While the Shasta County’s website includes the county’s “Emergency Operations Plan” that divvies up responsibilities among local governments and provides checklists for the agencies to follow in a disaster, the documents don’t include evacuation maps or other information specifically geared toward helping residents. There are no maps of specific volcanic hazard zones.
Siskiyou County’s website is similarly lacking volcano-related information.
‘Something to think about’
Rowley said local residents are pretty well versed in disaster scenarios, because they’re used to being required to evacuate on a moment’s notice. They’re also used being self-sufficient for long periods of time, he said.
“Pretty much people up here are in tune with their environment,” Rowley said.
Mark Ghilarducci, the former chief deputy director of the California Emergency Management Agency and former coordinating officer at FEMA, agreed.
“The more you’re faced with those kinds of adverse situations, the better prepared you are to deal with them,” said Ghilarducci, who’s now employed with a private disaster-planning firm in Folsom.
But many in Mount Shasta haven’t given much thought to the fact the scenic peak after which their town’s named might soon erupt, said Laura Turner, the owner of Mountain Song, a natural foods store in the town.
She said she’s lived for the last 18 years under the mountain’s shadow, but never really thought to put a plan in place for when it erupts.
“Most people up here don’t think about it as a live volcano,” she said. “It’s just this big beautiful mountain.”
Not everyone in the north state is as unprepared.
Patty Hogan, a 44-year-old Palo Cedro mother of five children, said she and her husband, Eric, have disaster plans, stores of food and emergency kits ready to go. She credits the family’s readiness to their Mormon faith, in which church members are encouraged to be self-sufficient should a calamity arise.
She admits, though, most of the planning has revolved around wildfires, not volcanoes.
“I think it’s something to think about,” she said.
‘I hope they can handle it’
In his book “Fire & Ice: The Cascade Volcanoes” and its 2005 revised version “Fire Mountains of the West: The Cascade and Mono Lake Volcanoes,” Sacramento State University professor Stephen L. Harris paints a bleak picture of how north state communities would react to a Mt. Shasta eruption.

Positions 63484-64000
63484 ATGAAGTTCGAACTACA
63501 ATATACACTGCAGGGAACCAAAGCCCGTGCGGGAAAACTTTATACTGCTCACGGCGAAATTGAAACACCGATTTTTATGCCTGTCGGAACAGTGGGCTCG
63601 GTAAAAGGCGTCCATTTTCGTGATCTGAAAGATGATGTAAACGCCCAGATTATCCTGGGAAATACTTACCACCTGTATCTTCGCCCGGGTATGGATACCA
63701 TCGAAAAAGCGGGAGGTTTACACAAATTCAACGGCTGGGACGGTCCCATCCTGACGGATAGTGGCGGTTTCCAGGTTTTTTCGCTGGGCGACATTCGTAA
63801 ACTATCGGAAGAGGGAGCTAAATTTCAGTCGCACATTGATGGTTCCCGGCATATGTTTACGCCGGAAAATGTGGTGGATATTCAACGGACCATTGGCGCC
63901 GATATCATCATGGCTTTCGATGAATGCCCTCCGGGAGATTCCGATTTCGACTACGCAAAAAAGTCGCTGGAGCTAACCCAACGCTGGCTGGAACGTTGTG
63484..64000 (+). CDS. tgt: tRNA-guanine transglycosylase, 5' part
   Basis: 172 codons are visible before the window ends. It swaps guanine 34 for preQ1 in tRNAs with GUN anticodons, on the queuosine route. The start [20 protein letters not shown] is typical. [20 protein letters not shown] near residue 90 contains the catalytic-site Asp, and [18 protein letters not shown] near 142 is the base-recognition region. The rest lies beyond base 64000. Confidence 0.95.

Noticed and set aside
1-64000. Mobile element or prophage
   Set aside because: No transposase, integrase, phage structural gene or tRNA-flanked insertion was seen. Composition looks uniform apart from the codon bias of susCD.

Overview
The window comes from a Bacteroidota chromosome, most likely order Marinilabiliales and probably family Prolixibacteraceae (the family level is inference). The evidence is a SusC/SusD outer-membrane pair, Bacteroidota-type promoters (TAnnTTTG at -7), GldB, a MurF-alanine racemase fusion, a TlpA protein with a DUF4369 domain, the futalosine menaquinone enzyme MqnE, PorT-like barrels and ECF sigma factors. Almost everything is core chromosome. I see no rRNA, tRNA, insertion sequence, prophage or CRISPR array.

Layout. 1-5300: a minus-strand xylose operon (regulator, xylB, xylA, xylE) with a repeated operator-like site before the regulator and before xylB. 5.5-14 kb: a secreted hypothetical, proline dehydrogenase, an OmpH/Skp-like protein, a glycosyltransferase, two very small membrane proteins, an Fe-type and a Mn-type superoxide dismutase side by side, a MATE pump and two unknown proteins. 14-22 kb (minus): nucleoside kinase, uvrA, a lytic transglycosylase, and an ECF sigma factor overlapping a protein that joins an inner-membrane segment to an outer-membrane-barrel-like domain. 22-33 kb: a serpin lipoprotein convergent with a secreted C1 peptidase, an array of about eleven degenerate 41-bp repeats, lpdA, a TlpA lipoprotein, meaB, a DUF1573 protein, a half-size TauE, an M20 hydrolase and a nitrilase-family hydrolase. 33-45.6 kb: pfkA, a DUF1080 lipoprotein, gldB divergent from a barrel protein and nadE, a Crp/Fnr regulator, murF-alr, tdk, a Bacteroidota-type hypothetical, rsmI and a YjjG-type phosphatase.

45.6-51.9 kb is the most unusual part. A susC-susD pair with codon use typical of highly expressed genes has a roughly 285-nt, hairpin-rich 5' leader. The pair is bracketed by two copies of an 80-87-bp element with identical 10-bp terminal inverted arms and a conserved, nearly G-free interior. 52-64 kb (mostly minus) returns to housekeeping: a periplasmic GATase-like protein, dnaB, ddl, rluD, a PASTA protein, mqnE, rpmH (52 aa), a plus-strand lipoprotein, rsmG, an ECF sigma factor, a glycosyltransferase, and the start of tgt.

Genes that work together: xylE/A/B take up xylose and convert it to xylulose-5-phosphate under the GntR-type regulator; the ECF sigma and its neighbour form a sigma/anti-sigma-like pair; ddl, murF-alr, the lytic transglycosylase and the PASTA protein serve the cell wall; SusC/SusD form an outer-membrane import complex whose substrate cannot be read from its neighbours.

In a fictional scenario, he describes business leaders fighting evacuation plans because of worries the negative publicity would hurt tourism and the local economy.
Some residents near the mountain have to be forcibly removed from their homes.
When the mountain does erupt in his scenario, it completely obliterates several north state highways including Interstate 5 and Highway 97 and destroys the towns of Weed and Mount Shasta.
Harris’ fictional eruption happens in the late summer after most of the snow has already melted off the mountain, yet he says Bureau of Reclamation officials would still be required to open Shasta Dam’s flood gates, flooding the Sacramento Valley to prepare for a gush of eruption runoff.
A humanities professor who says he’s fascinated by the Cascade geology, Harris based his fictional account on the Mt. St. Helens eruption in 1980. He also researched Mt. Lassen’s eruptions early last century in which small towns and farmsteads below the mountain were flooded by gushing mudflows.
He said he based the public’s response to the pending eruption on the reaction some in Mono County had in the 1980s when geologists began issuing plans on what they’d do if the Long Valley Caldera ever erupted.
“Those in the ski industry were very, very angry with the USGS putting out an evaluation of volcanic hazards in the area,” he said. “A friend of mine received a death threat.”
He’d hoped his books would “awaken public consciousness.”
Harris said that although volcanoes are “wonderful, scenic backdrops,” when they do erupt, they could easily destroy the homes and business of people who build near them, particularly down valley.
He said he hopes county officials understand that.
“I hope they’re right,” Harris said. “I hope they can handle it.”